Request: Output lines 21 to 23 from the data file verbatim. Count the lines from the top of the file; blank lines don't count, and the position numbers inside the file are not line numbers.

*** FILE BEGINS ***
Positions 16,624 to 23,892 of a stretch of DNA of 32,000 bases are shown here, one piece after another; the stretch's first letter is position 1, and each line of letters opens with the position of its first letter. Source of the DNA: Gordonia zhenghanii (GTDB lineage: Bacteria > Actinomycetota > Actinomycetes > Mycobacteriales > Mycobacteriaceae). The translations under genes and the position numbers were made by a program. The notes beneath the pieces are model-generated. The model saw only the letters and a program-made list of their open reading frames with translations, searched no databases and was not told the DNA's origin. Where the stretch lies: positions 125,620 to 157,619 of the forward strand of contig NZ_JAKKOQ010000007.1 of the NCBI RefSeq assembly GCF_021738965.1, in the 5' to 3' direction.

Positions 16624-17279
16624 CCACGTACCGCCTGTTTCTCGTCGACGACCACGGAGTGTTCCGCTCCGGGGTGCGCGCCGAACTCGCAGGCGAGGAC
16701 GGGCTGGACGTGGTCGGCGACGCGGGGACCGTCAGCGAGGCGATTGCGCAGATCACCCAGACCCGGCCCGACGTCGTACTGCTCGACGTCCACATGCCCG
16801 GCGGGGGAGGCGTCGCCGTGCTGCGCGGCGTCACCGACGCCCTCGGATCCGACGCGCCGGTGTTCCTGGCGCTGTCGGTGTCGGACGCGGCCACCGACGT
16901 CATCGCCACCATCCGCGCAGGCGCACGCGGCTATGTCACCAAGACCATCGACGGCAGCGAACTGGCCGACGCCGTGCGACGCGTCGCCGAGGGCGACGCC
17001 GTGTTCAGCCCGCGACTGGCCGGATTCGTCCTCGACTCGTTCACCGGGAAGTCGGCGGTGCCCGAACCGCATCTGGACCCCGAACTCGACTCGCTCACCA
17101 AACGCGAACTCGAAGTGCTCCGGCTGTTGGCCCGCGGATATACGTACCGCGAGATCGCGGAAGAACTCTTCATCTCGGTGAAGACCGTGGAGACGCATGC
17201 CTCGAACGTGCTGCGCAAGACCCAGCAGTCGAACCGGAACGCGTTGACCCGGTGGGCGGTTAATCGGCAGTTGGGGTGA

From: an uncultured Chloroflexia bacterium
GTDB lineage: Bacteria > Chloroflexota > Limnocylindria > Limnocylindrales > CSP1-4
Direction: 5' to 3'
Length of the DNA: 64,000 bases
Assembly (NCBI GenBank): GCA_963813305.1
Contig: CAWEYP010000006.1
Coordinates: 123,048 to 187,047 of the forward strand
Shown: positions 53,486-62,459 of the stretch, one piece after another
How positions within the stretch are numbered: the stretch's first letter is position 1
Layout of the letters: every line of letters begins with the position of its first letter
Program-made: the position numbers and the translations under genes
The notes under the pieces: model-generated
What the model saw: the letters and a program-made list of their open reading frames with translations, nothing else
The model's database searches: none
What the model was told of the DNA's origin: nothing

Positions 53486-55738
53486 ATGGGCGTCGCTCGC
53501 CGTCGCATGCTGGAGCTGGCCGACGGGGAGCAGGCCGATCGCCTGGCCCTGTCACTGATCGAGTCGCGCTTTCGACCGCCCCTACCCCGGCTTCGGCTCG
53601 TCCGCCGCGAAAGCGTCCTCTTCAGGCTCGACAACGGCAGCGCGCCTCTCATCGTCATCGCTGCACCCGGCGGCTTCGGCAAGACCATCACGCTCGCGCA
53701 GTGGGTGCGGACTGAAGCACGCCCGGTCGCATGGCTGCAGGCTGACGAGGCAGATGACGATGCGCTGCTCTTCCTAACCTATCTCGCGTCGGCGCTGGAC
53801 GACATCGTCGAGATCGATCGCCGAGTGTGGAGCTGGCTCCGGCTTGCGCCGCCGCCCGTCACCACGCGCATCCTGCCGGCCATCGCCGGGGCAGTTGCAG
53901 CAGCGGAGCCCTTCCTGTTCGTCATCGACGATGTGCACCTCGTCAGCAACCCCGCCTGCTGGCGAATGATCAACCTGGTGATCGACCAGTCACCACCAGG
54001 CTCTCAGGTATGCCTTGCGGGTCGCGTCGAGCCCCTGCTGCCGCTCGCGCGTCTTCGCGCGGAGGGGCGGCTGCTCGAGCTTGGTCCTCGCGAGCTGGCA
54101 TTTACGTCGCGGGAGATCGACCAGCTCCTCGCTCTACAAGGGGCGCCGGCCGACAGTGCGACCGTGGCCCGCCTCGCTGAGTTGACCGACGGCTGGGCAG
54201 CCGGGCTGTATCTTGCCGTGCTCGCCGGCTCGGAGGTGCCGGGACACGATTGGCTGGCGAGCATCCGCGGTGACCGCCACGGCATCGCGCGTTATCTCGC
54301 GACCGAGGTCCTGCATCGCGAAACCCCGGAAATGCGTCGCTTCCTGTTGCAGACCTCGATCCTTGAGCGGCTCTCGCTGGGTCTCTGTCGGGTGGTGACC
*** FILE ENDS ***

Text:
The notes under the pieces: model-generated
What the model saw: the letters and a program-made list of their open reading frames with translations, nothing else
The model's database searches: none